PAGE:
RAID (Redundant Collection of Independent Disks) has been around for many years and provides a way for us to provide data redundancy by using several discs for one volume (drive) (drive). One of the simplest RAID methods or levels is RAID1 which is known as a mirrored volume. This means that we have two discs and one represents the other that when data is entered or deleted, it is written or deleted from one disc.
The downside is that we only get one of the discs’ storage space, because they both are used to store the same information. So if our mirrored volume uses two 1TB discs, we end up with only 1TB instead of 2TB of storage space. But if one disc fails, we can still access all our other data and can then add a new disc and reconstruct our mirror, and proceed as if nothing had happened.
The first step in the process is the installation of your two hard drives on the mirrored volume on your computer. You will then need to open the disc management when you start the machine and when you start, you will be prompted to initialise the new discs so that they can be accessed via Disk Management.
There are 2 options for your discs and they are the MBR and GPT partition types. If this is a modern Windows edition and you have disc sizes above 2TB, then you have to choose GPT.
After the discs are started, they will be identified online but not assigned in Disk Management. Now you just have to right-click one and select New Mirrored Volume.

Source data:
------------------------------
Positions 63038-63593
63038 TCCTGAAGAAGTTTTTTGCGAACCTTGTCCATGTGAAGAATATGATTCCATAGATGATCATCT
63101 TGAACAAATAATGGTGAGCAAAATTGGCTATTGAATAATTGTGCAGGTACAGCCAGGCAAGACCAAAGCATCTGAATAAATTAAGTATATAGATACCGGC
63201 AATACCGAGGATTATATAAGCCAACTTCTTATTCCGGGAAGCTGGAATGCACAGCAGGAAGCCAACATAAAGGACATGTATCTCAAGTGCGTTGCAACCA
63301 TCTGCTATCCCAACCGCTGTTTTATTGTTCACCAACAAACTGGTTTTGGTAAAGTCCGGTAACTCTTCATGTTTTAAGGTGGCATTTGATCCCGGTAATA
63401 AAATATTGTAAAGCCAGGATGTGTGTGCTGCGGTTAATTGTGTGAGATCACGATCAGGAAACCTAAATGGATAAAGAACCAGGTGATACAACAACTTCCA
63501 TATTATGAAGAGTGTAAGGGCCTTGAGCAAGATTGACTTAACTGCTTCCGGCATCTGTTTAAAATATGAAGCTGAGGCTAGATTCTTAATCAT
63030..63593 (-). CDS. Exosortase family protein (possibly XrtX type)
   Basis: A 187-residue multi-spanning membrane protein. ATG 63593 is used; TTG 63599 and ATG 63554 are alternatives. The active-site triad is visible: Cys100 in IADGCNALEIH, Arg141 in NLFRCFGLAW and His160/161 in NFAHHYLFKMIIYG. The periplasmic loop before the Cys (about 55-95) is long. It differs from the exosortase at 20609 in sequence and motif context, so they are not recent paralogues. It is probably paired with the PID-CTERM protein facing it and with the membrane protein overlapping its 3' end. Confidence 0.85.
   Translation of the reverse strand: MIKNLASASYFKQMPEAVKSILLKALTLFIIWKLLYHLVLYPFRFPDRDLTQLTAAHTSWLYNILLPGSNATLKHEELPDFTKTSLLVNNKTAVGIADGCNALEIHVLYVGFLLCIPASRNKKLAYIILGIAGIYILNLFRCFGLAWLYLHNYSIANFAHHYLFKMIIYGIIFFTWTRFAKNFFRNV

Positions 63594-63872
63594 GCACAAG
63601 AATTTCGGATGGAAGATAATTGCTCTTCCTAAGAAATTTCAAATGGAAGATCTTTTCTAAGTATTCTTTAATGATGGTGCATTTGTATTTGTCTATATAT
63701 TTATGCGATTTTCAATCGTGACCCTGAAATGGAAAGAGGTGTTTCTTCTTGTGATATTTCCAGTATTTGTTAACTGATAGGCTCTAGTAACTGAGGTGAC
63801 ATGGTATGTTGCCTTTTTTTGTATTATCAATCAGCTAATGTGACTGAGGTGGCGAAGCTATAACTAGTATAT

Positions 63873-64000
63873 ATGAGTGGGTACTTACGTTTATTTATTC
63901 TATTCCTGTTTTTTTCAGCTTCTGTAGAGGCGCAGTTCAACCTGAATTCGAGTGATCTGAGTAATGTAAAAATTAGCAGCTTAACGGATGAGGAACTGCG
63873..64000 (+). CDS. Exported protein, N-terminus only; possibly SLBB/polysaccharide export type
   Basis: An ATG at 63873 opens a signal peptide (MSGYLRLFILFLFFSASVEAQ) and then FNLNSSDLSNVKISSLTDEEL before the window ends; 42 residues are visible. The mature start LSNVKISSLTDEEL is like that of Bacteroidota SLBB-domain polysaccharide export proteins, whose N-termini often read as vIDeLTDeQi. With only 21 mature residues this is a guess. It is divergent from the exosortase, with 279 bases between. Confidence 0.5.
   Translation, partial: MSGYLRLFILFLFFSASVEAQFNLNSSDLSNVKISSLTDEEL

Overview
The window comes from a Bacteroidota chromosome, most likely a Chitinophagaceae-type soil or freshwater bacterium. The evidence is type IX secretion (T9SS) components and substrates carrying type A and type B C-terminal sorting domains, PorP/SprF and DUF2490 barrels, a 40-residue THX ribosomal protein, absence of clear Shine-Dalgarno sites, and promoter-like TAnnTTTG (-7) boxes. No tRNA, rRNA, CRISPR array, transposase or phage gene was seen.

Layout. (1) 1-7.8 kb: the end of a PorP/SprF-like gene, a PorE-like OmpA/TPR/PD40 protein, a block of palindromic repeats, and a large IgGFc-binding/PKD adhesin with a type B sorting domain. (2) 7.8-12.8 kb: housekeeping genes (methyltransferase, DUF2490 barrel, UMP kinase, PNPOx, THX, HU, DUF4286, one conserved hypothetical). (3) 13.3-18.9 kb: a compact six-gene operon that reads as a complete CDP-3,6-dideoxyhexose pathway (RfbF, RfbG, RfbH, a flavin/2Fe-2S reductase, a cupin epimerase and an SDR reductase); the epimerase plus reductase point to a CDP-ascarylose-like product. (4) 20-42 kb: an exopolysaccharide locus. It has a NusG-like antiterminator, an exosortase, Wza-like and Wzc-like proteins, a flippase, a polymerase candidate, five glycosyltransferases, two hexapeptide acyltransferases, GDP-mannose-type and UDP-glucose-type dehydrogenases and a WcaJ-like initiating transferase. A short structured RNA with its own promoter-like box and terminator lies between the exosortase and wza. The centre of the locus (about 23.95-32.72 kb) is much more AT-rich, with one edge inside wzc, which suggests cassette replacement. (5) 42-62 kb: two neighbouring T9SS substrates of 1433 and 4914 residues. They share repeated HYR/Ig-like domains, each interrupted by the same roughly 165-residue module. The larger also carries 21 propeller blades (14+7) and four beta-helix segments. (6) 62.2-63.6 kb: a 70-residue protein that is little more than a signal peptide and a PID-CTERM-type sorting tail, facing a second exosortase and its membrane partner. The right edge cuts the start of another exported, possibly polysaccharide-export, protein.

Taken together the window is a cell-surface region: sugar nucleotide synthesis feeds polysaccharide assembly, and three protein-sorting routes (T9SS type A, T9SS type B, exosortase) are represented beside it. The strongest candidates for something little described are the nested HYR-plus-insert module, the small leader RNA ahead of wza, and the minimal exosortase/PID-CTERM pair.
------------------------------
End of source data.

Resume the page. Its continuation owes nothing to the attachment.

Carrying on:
Then the New Wizard will appear and you can click Next to start. The New Wizard will appear. The discs you choose to use for your reflected volume will have to be chosen next. In the Selected box, the disc you right-clicked on in the previous step. The other disc in the box available must then be highlighted and the Add Button pressed. You will also note that only one hard drive will have the maximum space available and not the same size. You can adjust the select amount of space in MB to a smaller number if you don’t want to use all the space on the drives.
You will add a drive letter to the mirrored volume when you click Next. You may exit the default typically the next available drive letter, or select some other unused drive letter.
Then you can enter a name (volume label) for your new mirrored volume and execute the new volume quickly or regularly.
A list of the changes you have made will then appear and you can press Finish to create the reflected volume. You will get an alert warning before the process is over and you should then press the yes button. You will have to turn your basic discs into dynamic discs.
Now you can see your latest mirrored volume in Disk Management made up of two red-looked hard drives. Now, by the previously assigreed drive letter, you can open File\Windows Explorer and access your new mirrored drive.
Restoration of a cracked reflector
If, for some reason, one of your mirrored volume’s hard drives is bad, you can see a failed status in the Disk Management for that mirror. And it does not only mean you have lost some data because one of the drives in your mirror failed. But before you instal your new disc and rebuild the mirrored volume, you should back up your files.
Thankfully, this is a fast fix, and all you need to do is replace the failing drive with a new drive, then go back into disc management and see the failed mirror on your new drive. And after you delete the incorrect disc, the missing status will still appear there.
You will have to initialise the new disc (disc 2), so that it can be used for our mirror, to restore your mirror with the new disc. Make sure you choose GPT if you used it before. Then, anywhere in the reflected volume you right-click and choose to delete the mirror.
Next, the missing disc will be selected and you will press the Enter Mirror button.
Now you must press the good drive which was already in your mirror, then select Add mirror, then go the way you did before your mirror was reconfigured.
Finally your mirror is added to the new drive and Windows will resynch your drives and your mirror stays intact.